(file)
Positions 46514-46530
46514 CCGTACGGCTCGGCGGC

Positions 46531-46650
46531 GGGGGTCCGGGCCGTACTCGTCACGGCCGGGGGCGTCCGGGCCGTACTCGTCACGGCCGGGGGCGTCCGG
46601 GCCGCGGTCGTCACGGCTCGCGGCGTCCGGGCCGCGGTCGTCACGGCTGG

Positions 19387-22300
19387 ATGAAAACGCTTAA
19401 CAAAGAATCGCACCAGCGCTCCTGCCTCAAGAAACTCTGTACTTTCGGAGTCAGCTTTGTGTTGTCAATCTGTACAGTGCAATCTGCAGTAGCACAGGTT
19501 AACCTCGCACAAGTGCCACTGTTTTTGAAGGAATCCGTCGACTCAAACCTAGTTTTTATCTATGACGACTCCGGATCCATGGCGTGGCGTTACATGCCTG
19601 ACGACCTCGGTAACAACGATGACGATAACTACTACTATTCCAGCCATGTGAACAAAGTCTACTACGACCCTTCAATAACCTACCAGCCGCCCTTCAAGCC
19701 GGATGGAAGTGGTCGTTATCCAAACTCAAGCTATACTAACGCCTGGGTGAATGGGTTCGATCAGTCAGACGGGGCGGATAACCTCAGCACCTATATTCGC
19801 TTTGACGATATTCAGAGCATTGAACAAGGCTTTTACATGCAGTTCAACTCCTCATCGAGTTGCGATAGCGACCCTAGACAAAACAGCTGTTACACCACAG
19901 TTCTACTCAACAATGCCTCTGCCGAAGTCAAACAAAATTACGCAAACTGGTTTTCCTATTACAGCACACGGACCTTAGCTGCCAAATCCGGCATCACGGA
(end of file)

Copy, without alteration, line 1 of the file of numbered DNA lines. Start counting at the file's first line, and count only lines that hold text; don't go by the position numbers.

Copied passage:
Positions 46514-46530